Family: April 2008 Archives

A few days ago, Jon Swerens posted an entry at The Good City called "Politics can't save urbanism." Jon's point, in a nutshell, was that we can't use legislation and regulation to impose high-density urban living on a populace that believes it to be undesirable. The culture has to change.

I responded with a comment that in some ways the culture is changing and what could be done in cities like Tulsa and his hometown of Fort Wayne, Ind., to help that change along. Jon was kind enough to spotlight the comment in a subsequent blog entry. Here's what I had to say:

You make a good point about the cultural issue. Two generations have been raised to see the tidy segments of the suburbs as normal and the city as a messy mix that needs sorting out. That's starting to change, and a significant number of people have experienced the pleasures of urban living, either directly, or vicariously through TV shows like Seinfeld and Friends. (And it could be argued that the appealing depiction of urban life on those programs was made possible by Giuliani's cleanup of New York in the '90s.)

I think the starting point is for cities like Fort Wayne and Tulsa to create and preserve urban places for the many who already know they want to live there. As these areas thrive, others will see that urban excitement is possible close to home, not just on the East Coast or in Europe. Over time there may be enough demand to redevelop badly aging post-war suburban neighborhoods in a new urbanist fashion.

Politics still matters: You need councilors and planning commissioners with the courage and vision to approve a pilot project for form-based codes or special zoning with design guidelines to protect traditional neighborhood development from suburban-style redevelopment.

But mostly you need entrepreneurial types willing to reuse old buildings in traditional neighborhoods, and others who are willing to build new in a traditional style. Recreating a vital urban core will happen the same way it was destroyed: one building at a time.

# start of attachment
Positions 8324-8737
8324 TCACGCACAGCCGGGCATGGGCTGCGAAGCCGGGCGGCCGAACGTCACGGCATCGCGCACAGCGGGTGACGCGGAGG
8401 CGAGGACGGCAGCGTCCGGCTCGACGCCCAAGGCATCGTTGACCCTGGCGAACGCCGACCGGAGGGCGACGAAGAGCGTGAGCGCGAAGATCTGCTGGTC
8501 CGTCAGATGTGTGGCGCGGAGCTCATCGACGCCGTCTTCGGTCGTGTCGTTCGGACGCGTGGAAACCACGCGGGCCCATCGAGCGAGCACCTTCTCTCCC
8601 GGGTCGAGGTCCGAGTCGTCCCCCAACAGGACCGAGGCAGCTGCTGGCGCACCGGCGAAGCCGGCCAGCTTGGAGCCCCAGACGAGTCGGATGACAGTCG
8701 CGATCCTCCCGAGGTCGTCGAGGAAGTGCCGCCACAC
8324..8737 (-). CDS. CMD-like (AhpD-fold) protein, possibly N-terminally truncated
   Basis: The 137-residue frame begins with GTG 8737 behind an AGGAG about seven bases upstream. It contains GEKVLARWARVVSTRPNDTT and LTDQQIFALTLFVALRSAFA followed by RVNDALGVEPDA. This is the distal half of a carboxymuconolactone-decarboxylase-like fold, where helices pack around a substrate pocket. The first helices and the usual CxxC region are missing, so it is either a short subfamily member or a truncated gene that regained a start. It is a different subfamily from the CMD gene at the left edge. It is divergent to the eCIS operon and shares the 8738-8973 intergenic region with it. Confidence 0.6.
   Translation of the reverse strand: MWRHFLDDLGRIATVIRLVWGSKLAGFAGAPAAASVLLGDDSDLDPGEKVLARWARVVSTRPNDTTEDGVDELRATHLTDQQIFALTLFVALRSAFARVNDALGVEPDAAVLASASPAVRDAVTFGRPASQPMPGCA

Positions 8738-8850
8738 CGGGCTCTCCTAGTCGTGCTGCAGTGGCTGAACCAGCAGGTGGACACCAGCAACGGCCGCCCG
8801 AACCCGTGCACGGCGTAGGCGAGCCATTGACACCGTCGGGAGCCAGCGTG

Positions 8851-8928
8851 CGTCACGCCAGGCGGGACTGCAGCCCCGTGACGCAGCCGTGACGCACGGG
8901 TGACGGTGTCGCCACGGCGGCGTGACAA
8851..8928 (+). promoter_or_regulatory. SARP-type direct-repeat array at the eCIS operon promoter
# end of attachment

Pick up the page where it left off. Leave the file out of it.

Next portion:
Thinking further about cultural influences in support of traditional urban settings, I've noticed that a fair number of children's TV programs and books are (or have been) set in urban environments. First and foremost, there's Sesame Street, with its row houses and corner grocery. Mister Rogers' Neighborhood is a traditional mixed-use neighborhood with shops and a trolley line within walking distance.

When my oldest son was small, he watched "The Busy World of Richard Scarry" nearly every day. The cartoon, which featured characters like Lowly Worm, Huckle Cat, and Bananas Gorilla, was set in Busytown, a vaguely northern European small city, filled with street-fronting small businesses like bakeries and green grocers. Here's the show's opening credits:

If you can think of other pop culture elements -- novels, music, movies, TV series -- that make urban living seem appealing, please post them in the comments below.

About this Archive

This page is a archive of entries in the Family category from April 2008.

Family: March 2008 is the previous archive.

Family: May 2008 is the next archive.

Find recent content on the main index or look in the archives to find all content.

Contact

Feeds

Subscribe to feed Subscribe to this blog's feed:
Atom
RSS
[What is this?]